Congratulations on your new puppy! I know that is a very exciting time
I am also going to say some things that you won't want to hear. I am also not directing these comments toward you but toward the 'breeder' who created these dogs. I hope that you will take all of the steps necessary to ensure that your adorable puppy will mature into a great companion for your family. I have an 'oops' mixed breed puppy who requires a lot of constant work. I was vacillating between a couple of breeds, and then came across a litter of puppies who were that exact mix. I wouldn't change it for the world, but he is a lot of work (which I anticipated, was completely ready for, and am not complaining about) to shape him into the dog that I want. There are other breeds that I could have chosen that would have been an easier road, but it is well worth it to me to invest the work into this puppy.
My dog growing up was a cockapoo. It was the only type of dog that I was allowed
. This was long before a cockapoo was anything more than a mutt, we got her free from an ad in the newspaper.
She was a great dog in many ways. But please, please pay close attention to Joanna's grooming advice. If I skipped one or two
days or if I skipped a tiny part of her body for a day or two, there would be mats that were difficult and painful to comb out. If I was really, really bad and skipped 4 days or so, I'd have to cut the mats. I finally got totally faithful about combing her out very thoroughly twice a day. Fortunately I was a teenager so I had lots of energy and patience for it
It also took constant work to avoid dominance issues, although she was great at learning any trick that I could think of. My parents thought I was so mean
to make her sit before eating or going outside, or any of the other routine dominance stuff that I did.
As for poodles being the most intelligent dog, that is hotly debatable, to say the least. And as for 'breeding for the best of both worlds'? Well. If I have x
dog and it's cute and registered, and my friend has y
dog and it's cute and registered (but neither have been seriously health tested because, you know, that's expensive or maybe we've never heard of those things), and we throw them into the backyard together and charge xxx amount of money for the puppies... at what point am I 'breeding for the best of both worlds'? Because I hoped for the best? Because I liked both dogs? Just because I said so, and other 'breeders' stick their dogs together and hope for the worst?
Registration has nothing to do with health or quality of breeding. Nothing at all. All it means is that you have bred two dogs together who are both registered. Worst case, and yes I've seen this, is that your registered purebred dog gets "oops" bred by a neighbor fence-jumper. But you own, or you know someone who owns, a dog of the same breed as yours. So you falsify the puppy papers and sell the pups as purebreds, papers and all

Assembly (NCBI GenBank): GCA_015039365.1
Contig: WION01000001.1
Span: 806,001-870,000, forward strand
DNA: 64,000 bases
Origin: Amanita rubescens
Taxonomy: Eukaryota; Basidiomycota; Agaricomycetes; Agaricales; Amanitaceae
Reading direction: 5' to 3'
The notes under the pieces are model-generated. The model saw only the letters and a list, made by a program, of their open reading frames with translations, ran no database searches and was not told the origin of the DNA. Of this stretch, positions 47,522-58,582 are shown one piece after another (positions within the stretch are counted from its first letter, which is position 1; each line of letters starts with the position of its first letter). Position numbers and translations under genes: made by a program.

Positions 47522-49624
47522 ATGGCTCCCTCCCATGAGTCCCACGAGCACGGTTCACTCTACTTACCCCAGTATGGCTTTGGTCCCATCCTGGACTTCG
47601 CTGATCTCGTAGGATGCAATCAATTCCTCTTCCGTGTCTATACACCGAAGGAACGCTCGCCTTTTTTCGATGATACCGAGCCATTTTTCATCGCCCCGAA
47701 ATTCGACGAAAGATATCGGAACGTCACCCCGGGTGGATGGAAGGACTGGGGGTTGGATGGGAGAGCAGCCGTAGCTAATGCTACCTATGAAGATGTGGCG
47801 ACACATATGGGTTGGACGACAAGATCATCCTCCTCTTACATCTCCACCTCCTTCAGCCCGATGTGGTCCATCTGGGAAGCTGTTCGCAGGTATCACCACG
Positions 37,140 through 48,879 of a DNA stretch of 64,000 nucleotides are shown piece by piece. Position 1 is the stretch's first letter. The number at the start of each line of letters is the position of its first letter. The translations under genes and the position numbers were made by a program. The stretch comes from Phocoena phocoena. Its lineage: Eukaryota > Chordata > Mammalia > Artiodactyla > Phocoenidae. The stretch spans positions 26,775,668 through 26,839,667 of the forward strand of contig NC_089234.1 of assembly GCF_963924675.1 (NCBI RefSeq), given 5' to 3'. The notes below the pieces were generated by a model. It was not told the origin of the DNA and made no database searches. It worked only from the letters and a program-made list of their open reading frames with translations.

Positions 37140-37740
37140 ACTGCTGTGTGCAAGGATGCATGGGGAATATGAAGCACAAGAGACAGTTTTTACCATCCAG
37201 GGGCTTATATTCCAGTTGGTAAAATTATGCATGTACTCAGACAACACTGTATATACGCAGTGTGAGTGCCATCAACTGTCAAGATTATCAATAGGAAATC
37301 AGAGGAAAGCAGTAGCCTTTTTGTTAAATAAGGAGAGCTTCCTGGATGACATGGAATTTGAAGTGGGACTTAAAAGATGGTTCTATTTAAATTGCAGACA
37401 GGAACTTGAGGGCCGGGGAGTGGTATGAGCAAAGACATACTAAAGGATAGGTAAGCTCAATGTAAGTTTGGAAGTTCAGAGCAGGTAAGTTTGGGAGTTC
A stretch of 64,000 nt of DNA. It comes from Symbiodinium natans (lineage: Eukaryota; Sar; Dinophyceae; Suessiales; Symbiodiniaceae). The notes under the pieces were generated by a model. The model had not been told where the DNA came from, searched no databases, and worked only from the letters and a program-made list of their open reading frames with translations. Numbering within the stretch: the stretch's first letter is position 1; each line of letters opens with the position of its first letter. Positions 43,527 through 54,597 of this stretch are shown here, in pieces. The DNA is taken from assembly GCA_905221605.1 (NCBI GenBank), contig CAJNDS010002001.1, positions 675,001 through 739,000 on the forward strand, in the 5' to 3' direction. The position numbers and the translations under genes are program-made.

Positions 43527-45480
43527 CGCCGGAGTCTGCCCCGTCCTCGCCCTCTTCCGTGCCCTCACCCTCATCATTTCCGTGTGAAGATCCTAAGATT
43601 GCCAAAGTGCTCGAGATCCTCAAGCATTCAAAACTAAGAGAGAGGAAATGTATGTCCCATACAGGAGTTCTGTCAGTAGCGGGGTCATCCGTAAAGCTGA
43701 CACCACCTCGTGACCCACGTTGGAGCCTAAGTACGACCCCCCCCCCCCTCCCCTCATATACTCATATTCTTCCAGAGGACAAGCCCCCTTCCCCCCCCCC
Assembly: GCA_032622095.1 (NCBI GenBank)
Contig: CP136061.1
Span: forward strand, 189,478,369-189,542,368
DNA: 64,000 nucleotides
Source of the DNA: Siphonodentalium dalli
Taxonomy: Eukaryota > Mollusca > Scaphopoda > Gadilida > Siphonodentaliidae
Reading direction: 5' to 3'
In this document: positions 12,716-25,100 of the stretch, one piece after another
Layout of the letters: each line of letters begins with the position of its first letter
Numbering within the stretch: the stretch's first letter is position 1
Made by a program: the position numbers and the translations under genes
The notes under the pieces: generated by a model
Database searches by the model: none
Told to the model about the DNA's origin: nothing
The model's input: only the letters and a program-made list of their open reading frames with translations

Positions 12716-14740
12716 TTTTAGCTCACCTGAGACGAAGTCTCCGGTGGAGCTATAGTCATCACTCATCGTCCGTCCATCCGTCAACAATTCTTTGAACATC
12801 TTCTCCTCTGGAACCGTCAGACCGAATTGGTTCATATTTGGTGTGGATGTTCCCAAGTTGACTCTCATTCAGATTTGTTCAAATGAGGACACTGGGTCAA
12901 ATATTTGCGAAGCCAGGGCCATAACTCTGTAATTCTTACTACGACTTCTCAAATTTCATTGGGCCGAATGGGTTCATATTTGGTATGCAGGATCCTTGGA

I'm not saying that your puppy's 'breeder' was guilty of this. Not at all. I just say that to illustrate how little registration means without all of the tests that Joanna mentioned, as well as showing or working the animals.
Here are some things that I have written about my landlord's shih-tzu x rat terrier:http://www.mothering.com/discussions...d.php?t=869522http://www.mothering.com/discussions...d.php?t=795654
This was such
an adorable puppy. He was docile and calm, followed them around, learned little tricks on his own, was content to be carried around in arms, showed no alarm in new situations or around unfamiliar people... etc. Really. An outstanding puppy.
He is now over a year old. He bites not just my son, but anyone walking, jogging or biking past. He goes into other people's yards and barks at them. He is nowhere near housetrained, despite the use of a crate in his early months. He just goes if he feels the urge. Not even an attempt to hold it. As a result of the fact that he followed so closely with no leash and resisted the leash, he is utterly non-leash-trained. If you put one on him, he reacts exactly like a feral or wild dog would.
Also, even though he appeared to be well proportioned as a puppy, he now has a teeny tiny little muzzle. Seriously. He's about cocker spaniel sized, or a little smaller, but he looks like someone took a muzzle from a very tiny chi and stuck it on his (wide, flat) face. I don't know what ramifications this may have healthwise, but it seems to me that there must be something that will come of it.
When he was a baby, the landlord's 12 year old son brought him over to my house sometimes. The boy would be holding the tiny puppy near the boy's face and cooing and stroking him. Predictably, the puppy would call a boundary- first he did so by squirming, and over a period of a couple of weeks he would actually lift a lip and growl or snap... because at every display of boundary crossing, the boy would laugh and nuzzle him. So now he not only bites my son and other passersby, he also bites his owners for no reason that they can discern (I am 100% positive that if they were open to it, I could go down to their house and observe for a minute and tell them why, and how to fix it. But they don't want to hear it).
I think that Joanna has given you some extremely sound advice. The only thing that I would add, is that no matter the behaviour, keep in mind that this is a dog. If you would not accept a behaviour from a 50 or 75 lb dog, do not accept it from your 5 lb dog.